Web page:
The input images take the form of a graph representing the object’s features, as presented in Table 2. The input data were normalized to a similar value range [0–1] before being plotted and saved to single-band images. During the training dataset preparation, the plot lines’ weight impacts the edges’ recognition in the plots, as discussed in the study [13]. In this regard, we defined the line weight = 2, image size = 76 × 76, line color = black, and background = white, to generate 54,234 plots/figures in total. An illustration of the conversion from tabulated data to plots is shown in Figure 5. Among the figures, 50,234 were used for training, and 4000 plots were kept out of the training stage for visualization. The proportion of classes in the training data are bare soil = 890 images, impervious = 4716, shadows = 7786, vegetation = 6502, water = 330, and house = 30.010 (Table 3). It could be seen that the training dataset is unbalanced between a number of training data points among classes because of the dominance of houses in the urban area.
The applications of CNNs typically use trained networks and retrain them with new land cover datasets [30]. However, this study did not follow this strategy because the training data have different perceptions, which represent feature variation in one gray band image format. The training process would learn edge differences, which are generated considering changes in image objects’ spectral and spatial information (Figure 5). In this regard, the proposed model is trained from scratch with a proportion of samples, as shown in Table 3.
In the training stage, the training dataset (50,234 figures) was randomly split into training data (80%, 40,188 figures) and test data (20%, 10,046 figures). Because this study consists of multiple classification tasks, and the categorial_logloss function is used, the object labels were encoded with the one-hot method. In this regard, an array, for example, [0,0,0,0,0,1], represents a water object and similar arrays represent other classes depending on the location of the “1” value. Moreover, the ADAM optimizer was used with learning rate = 0.00025 and batch size = 512. More input images are generated through data augmentation/rotation during the training stage, and they are shuffled before each epoch. The model was trained in 300 epochs in TensorFlow on an 8-cores CPU and an NVIDIA GTX 1070 GPU.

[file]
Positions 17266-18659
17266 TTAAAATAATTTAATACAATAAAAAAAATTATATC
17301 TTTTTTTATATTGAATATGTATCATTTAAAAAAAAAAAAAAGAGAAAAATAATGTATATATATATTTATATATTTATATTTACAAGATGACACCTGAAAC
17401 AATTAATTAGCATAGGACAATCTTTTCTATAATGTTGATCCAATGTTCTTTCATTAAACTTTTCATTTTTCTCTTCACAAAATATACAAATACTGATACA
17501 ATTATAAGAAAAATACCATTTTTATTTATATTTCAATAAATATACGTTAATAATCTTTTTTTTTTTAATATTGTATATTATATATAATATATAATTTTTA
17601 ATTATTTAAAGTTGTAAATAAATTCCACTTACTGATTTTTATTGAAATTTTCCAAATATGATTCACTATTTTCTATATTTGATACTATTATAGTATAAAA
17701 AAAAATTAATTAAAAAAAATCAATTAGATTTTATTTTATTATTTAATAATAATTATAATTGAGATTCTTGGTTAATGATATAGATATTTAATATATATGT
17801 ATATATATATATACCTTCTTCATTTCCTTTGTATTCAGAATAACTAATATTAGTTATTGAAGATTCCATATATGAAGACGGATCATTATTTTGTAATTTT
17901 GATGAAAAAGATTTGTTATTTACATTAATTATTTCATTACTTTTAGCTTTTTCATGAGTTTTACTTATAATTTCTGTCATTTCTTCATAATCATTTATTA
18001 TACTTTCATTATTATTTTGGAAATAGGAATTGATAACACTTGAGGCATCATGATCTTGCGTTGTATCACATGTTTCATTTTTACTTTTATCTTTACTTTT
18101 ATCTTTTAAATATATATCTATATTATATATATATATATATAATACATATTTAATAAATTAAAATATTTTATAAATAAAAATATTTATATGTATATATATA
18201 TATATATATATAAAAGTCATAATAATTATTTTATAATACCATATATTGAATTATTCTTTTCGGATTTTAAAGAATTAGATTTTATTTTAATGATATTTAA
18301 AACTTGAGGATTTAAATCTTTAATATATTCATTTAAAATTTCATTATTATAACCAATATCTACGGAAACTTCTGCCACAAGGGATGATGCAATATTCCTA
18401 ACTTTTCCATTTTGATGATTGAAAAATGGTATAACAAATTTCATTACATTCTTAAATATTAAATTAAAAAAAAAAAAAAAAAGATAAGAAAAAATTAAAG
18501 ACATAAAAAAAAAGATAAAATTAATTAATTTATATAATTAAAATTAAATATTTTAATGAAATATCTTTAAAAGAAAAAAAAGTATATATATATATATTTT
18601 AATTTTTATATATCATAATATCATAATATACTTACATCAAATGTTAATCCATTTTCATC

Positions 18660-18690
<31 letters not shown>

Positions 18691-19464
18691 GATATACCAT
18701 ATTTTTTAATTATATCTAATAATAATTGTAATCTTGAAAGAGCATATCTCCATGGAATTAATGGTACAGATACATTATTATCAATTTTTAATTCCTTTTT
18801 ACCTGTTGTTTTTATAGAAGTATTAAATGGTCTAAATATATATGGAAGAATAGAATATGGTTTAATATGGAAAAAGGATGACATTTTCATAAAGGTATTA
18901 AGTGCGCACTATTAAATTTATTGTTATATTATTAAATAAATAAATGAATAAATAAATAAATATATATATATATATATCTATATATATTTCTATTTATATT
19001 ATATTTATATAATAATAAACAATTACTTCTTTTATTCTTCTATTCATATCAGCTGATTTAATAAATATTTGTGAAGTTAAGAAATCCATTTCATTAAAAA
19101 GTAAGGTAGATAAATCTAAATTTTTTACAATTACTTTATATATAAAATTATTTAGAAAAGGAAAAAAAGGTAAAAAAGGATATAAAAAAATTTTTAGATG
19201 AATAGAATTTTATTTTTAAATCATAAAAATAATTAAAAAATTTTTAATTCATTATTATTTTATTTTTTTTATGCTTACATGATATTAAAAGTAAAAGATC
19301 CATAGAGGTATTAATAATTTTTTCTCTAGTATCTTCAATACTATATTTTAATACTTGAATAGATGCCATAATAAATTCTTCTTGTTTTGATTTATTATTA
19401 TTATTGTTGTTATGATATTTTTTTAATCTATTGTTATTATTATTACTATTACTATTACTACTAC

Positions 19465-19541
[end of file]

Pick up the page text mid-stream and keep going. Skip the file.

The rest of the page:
Before gradient boosting algorithms are replaced for the classification task, the CNN with fully connected layers was trained, and the categorical log-loss was used as the objective function. The variation of log-loss is presented in Figure 6, in which, after the 120th epoch, the log-loss value seems to vary in a smaller range. At the 300th epoch, the log-loss fluctuation is so slight that we could consider terminating the training process and use the trained model for the next step.
The training data are again fed to the trained model, but the dense layer (before being fully connected) is extracted to form a new training set (40,188 instances, 128 features) and test set (10,046 instances, 128 features), respectively. These data were used to learn the gradient boosting algorithms, and the results are shown in Table 4. On the left side are values extracted from CNN with a fully connected layer and CNN’s with SVM, XGBoost, LightGBM, and CatBoost to replace the fully connected layer. These models were trained with plotted images, as explained in the previous section. Moreover, we considered verifying these algorithms with a dataset with the original 52 features, as illustrated in Figure 5. The results are shown on the right side of Table 3. It could be seen that CNN-CatBoost (OA = 0.8956) and CNN-LightGBM (OA = 0.8956) achieve the highest overall accuracies and the smallest errors. Thus, the CNN-based classifiers show improvements compared to traditional methods, which were run with the tabulated dataset. Furthermore, the higher features of the CNN-based gradient boosting (128) might result in higher accuracy of these models over the tabulated dataset (52 features).
For a more detailed analysis of the CNN-based methods, the confusion matrix is also shown in Table 4 and Table 5. For example, in looking at the Producer Accuracy, there is a high probability of misclassification between Bare land and Impervious and between Impervious and House. The reasons for these misclassifications might be because of the similar spectral values of all bands, and the spatial information might be the distinguishable factors between these classes. Moreover, about 20% of the water objects is misclassified to shadows because of the low reflectance in these areas, which are sometimes considered water (high absorption in the visible range).